The use of "locust" in English as a synonym for "lobster" has no grounding in anglophone tradition, and most modern instances of its use are usually calques of foreign expressions (e.g. "sea locust" as mistranslation of langouste de mer). There are, however, various species of crustaceans whose regional names include the word "locust." Thenus orientalis, for example, is sometimes referred to as the flathead locust lobster (its French name, Cigale raquette, literally "raquet cicada," is yet another instance of the locust-cicada-lobster nomenclatural connection). Similarly, certain types of amphibians and birds are sometimes called "false locusts" in imitation of the Greek pseud(o)acris, a scientific name sometimes given to a species because of its perceived cricket-like chirping. Often, the linguistic nondifferentiation of animals not only regarded by science as different species, but that also often exist in radically different environments, is the result of culturally perceived similarities between organisms, as well as of abstract associations formed within a particular group's mythology and folklore (see Cicada mythology). On a linguistic level, these cases also exemplify an extensively documented tendency, in many languages, towards conservatism and economy in neologization, with some languages historically only allowing for the expansion of meaning within already existing word-forms. Also of note is the fact that all three so-called locusts (the grasshopper, the cicada, and the lobster) have been a traditional source of food for various peoples around the world (see entomophagy).
The word "locust" has, at times, been employed controversially in English translations of Ancient Greek and Latin natural histories, as well as of Hebrew and Greek Bibles; such ambiguous renderings prompted the 17th-century polymath Thomas Browne to include in the Fifth Book of his Pseudodoxia Epidemica an essay entitled Of the Picture of a Grasshopper, it begins:
|“||There is also among us a common description and picture of a Grasshopper, as may be observed in the pictures of Emblematists, in the coats of several families, and as the word Cicada is usually translated in Dictionaries. Wherein to speak strictly, if by this word Grasshopper, we understand that animal which is implied by τέτιξ with the Greeks, and by Cicada with the Latines; we may with safety affirm the picture is widely mistaken, and that for ought enquiry can inform, there is no such insect in England.||”|
Browne revisited the controversy in his Miscellany Tracts (1684), wherein he takes pains (even citing Aristotle's Animalia) to both indicate the relationship of locusts to grasshoppers and to affirm their like disparateness from cicadas:
|“||That which we commonly call a Grasshopper, and the French Saulterelle being one kind of Locust, so rendered in the plague of Ægypt, and in old Saxon named Gersthop.||”|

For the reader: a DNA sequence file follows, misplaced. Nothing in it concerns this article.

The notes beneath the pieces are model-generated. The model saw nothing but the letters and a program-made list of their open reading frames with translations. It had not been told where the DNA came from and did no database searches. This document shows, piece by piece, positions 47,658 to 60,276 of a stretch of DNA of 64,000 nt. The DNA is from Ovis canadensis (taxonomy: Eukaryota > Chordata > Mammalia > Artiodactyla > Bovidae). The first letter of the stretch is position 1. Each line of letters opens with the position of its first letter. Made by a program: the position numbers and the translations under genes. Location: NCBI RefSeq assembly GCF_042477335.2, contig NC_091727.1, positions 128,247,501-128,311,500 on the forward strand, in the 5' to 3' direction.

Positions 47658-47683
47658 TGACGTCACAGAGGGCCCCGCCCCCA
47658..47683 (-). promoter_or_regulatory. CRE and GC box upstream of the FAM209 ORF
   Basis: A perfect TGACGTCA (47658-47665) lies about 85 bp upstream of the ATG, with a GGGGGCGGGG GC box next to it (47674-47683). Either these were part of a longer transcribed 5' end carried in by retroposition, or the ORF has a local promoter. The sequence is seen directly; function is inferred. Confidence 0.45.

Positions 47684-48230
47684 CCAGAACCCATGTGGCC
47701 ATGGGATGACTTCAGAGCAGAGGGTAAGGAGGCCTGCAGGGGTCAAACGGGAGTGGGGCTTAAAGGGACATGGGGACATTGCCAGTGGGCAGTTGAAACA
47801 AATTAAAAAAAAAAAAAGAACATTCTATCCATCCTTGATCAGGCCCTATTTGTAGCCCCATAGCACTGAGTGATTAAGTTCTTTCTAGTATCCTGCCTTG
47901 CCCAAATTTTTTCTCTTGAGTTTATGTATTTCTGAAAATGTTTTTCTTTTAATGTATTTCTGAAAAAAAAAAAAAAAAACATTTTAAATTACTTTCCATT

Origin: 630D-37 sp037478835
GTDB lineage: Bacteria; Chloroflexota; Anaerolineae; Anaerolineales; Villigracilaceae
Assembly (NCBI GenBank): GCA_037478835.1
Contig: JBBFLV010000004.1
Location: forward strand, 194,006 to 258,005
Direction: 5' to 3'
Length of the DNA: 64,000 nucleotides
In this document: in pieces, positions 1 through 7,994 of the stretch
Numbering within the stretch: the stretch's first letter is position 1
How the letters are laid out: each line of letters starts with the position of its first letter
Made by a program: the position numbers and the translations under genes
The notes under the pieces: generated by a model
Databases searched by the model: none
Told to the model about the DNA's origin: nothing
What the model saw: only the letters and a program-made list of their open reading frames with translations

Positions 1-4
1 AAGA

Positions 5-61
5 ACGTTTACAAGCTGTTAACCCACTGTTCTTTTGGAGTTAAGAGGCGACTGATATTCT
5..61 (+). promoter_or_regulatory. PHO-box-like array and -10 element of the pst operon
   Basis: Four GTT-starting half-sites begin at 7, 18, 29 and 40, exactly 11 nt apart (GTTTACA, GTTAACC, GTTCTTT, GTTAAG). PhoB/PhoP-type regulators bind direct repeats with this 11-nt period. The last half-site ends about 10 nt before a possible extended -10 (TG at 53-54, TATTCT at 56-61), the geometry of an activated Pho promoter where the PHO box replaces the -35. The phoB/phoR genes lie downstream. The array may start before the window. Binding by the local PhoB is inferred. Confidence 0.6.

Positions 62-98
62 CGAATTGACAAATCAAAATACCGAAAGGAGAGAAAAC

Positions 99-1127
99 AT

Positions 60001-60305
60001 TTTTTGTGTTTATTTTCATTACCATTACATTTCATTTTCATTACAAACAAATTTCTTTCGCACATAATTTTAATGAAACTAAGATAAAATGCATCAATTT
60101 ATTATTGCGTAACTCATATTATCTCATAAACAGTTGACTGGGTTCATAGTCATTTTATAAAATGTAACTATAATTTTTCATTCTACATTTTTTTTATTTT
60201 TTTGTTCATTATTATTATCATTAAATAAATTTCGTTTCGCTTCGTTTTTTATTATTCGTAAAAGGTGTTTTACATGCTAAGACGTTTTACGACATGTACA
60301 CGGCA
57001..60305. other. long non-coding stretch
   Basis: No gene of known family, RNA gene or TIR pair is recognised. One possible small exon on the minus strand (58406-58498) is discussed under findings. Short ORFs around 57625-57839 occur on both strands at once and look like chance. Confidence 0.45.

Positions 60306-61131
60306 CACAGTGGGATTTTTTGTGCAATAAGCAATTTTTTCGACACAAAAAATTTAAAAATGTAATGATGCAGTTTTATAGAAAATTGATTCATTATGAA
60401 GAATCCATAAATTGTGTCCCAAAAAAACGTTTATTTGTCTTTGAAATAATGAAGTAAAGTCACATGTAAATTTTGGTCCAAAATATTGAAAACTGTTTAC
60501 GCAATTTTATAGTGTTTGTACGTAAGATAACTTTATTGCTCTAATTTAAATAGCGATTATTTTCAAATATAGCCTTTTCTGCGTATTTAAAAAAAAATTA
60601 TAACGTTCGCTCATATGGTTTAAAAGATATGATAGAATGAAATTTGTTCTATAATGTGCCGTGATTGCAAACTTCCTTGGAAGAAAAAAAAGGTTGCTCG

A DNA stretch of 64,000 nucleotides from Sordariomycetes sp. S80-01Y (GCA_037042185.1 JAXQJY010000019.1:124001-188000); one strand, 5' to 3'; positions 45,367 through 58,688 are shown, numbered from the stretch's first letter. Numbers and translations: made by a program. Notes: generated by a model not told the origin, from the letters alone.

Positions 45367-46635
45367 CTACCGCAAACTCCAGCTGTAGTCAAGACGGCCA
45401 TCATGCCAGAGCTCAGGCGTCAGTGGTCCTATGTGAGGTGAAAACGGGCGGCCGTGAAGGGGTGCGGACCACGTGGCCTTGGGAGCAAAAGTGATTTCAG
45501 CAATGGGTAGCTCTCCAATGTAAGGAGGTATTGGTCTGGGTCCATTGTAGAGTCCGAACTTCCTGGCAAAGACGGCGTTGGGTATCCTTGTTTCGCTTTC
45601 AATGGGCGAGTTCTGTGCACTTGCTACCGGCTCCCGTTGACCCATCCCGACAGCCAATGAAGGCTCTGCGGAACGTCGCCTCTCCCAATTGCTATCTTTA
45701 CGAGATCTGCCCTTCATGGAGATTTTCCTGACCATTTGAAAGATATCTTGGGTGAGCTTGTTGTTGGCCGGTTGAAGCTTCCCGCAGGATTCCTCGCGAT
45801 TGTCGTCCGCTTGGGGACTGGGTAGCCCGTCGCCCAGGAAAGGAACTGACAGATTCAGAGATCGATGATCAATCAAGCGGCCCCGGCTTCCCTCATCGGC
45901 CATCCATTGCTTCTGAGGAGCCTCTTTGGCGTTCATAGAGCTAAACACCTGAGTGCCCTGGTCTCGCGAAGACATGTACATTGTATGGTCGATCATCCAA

Compound words involving "locust" have also been used by anglophone translators as calques of archaic Arabic, Greek, Hebrew, or other language names for animals; the resulting formations have, just as in the case of the Brownian grasshopper/cicada controversy, been, at times, a cause of lexical ambiguity and false polysemy in English. An instance of this appears in a translation of Pliny included in J.W. McCrindle's book Ancient India as Described in Classical Literature, where an Indian gem is said by the Roman historian to have a "surface [that] is even redder than the shells of the sea-locust."
Human consumption of locusts
While several cultures throughout the world are known to consume insects, Islamic and Jewish dietary laws are notable for prohibiting the consumption of other insects while allowing some locusts to be eaten. See also: Kosher locust.
Professor Arnold van Huis at Wageningen University in Netherlands says locusts can produce 1 kg of protein from 2 kg of fodder, compared to a cow needing 10 kg of fodder to produce the same amount of protein. Also of benefit, locusts do not produce greenhouse gases and do not require antibiotics.
- Desert locust
- 1915 Locust Plague
- 2004 Locust Outbreak
- Australian Plague Locust Commission (APLC)
- Kosher locust
- List of locust species
- Live food
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- ^ http://www.etymonline.com/index.php?term=lobster
- ^ DICCIONARIO DE LA LENGUA ESPAÑOLA
- ^ Histoire entière des poissons
- ^ Diseases and pests of animals and plants
- ^ La Saga des Magiciennes dentelées
- ^ Of the erectness of man
- ^ Marseille Dining
- ^ Pseudoacris crucifer
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- ^ Pliny: Indian Minerals and Precious Stones
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- Alexandra M. Wagner (Winter 2008). "Grasshoppered: America's response to the 1874 Rocky Mountain locust invasion". Nebraska History 89 (4): 154–167.